Texas lawmakers narrowly passed a bill Sunday that would allow people in the state to carry their handguns for up to a week after a natural disaster.
Texans currently have to pass a training course, background check and shooting test if they want to carry a handgun in public, either openly or concealed. But they're still prohibited from carrying a firearm in certain locations like schools, hospitals, churches and government court buildings.
But House Bill 1177 would revise the state's gun laws to allow people to temporarily carry their handguns without a license so long as a state or natural disaster has been declared and they're complying with an evacuation order.
The bill would also allow people to carry their handguns into any building set up as a designated emergency shelter if the person operating it signs off. The only Texans who would be exempt under the bill's language would be those who are prohibited by state or federal law from owning a gun.
Supporters of the bill say it would "provide clarity for lawful gun owners" and also prevent the weapons from falling into the hands of looters.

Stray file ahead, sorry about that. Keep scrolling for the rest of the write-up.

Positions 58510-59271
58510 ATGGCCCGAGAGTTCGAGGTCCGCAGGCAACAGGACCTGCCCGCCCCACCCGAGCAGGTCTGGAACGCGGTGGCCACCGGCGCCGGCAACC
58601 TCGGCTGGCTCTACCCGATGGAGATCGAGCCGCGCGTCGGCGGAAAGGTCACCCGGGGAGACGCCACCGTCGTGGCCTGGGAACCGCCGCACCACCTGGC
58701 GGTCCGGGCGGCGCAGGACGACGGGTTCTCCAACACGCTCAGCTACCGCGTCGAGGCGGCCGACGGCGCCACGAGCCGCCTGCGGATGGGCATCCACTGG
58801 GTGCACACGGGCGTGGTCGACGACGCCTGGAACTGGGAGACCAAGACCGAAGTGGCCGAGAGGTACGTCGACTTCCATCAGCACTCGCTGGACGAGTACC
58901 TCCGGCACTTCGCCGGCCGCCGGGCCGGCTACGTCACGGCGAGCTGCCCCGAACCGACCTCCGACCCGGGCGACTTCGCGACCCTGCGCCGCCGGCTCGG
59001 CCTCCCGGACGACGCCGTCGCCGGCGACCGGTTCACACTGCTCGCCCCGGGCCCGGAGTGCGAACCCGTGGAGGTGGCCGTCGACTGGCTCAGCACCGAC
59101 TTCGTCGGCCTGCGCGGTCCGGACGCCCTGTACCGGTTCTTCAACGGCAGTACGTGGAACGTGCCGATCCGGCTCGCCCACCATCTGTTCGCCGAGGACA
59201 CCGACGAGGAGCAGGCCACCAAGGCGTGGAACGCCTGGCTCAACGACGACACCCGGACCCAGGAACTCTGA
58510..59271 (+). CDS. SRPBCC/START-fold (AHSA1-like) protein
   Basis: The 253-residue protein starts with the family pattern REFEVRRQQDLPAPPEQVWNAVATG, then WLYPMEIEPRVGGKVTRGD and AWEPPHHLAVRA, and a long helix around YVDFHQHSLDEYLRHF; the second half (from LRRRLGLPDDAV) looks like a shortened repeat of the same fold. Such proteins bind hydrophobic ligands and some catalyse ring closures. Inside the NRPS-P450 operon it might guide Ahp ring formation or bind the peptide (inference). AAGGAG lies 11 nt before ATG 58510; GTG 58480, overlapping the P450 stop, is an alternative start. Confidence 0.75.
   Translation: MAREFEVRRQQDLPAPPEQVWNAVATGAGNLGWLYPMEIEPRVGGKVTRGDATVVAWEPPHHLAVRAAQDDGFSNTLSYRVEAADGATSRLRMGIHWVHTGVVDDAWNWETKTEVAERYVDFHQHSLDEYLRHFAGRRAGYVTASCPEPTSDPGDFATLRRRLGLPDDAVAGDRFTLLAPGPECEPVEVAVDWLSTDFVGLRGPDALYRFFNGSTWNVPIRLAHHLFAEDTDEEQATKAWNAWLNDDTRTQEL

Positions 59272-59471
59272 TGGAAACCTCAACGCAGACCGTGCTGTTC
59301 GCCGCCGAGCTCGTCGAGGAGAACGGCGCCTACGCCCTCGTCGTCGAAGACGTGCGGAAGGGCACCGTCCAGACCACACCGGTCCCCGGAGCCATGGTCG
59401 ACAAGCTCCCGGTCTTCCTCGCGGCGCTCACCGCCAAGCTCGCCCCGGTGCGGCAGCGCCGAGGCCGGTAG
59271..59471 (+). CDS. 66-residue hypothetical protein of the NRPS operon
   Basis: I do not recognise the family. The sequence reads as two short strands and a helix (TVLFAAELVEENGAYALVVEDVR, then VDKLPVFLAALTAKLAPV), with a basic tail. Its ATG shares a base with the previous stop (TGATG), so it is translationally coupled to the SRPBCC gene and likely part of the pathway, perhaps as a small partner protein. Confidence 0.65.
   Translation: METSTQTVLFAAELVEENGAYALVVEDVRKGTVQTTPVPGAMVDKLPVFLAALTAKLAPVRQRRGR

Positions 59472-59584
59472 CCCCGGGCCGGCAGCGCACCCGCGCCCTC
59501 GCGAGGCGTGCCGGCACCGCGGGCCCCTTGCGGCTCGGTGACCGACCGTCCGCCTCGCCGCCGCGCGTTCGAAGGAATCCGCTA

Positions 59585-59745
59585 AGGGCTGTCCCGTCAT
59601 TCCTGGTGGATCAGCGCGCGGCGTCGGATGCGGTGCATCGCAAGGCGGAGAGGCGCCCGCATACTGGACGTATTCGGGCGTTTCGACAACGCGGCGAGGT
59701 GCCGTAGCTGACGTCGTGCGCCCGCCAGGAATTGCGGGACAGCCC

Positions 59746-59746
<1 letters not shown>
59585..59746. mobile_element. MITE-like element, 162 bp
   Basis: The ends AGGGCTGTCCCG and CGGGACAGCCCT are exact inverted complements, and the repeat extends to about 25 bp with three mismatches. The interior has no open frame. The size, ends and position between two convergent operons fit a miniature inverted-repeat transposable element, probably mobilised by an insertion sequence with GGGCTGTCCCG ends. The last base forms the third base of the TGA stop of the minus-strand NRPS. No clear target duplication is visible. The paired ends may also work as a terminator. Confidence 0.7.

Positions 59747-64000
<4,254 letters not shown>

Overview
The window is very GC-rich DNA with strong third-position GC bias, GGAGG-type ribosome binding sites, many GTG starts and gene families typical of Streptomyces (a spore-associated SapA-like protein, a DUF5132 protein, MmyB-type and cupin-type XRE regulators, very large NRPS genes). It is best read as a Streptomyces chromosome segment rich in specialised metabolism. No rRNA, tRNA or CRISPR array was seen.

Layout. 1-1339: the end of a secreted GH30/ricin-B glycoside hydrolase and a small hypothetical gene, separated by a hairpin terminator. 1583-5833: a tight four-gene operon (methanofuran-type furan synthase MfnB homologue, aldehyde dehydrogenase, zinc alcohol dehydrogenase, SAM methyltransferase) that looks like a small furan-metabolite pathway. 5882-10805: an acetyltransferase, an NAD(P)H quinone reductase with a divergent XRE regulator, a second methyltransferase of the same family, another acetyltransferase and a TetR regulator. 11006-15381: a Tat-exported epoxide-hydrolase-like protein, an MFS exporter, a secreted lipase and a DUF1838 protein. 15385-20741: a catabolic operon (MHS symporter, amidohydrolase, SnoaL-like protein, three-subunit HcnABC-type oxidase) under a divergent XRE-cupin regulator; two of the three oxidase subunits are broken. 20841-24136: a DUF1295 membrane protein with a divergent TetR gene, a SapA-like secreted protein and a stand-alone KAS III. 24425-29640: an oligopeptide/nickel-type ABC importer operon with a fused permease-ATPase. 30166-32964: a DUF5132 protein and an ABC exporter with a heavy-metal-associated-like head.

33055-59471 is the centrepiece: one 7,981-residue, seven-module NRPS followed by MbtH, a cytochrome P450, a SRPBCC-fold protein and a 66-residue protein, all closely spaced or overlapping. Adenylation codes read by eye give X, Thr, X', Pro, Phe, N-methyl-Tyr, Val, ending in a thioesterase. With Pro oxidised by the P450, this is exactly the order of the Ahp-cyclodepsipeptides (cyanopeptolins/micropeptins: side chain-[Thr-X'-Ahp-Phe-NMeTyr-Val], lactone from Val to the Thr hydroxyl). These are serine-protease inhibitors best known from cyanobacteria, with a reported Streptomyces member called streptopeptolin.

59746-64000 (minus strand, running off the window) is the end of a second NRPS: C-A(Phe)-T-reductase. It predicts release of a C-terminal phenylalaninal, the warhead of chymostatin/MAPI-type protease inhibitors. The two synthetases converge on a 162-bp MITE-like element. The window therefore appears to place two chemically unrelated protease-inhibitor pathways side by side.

Almost $1 million worth of merchandise was stolen from Houston-area stores after Hurricane Harvey made landfall in August 2017 — including more than 100 firearms from gun stores. And following 2005's Hurricane Katrina, thieves reportedly stole more than 1,000 guns. And those numbers don't count how many firearms were potentially stolen from people's homes after they evacuated.
Texas Gov. Greg Abbott still needs to sign the bill for it to go into law. If he does, the bill is scheduled to take effect in September.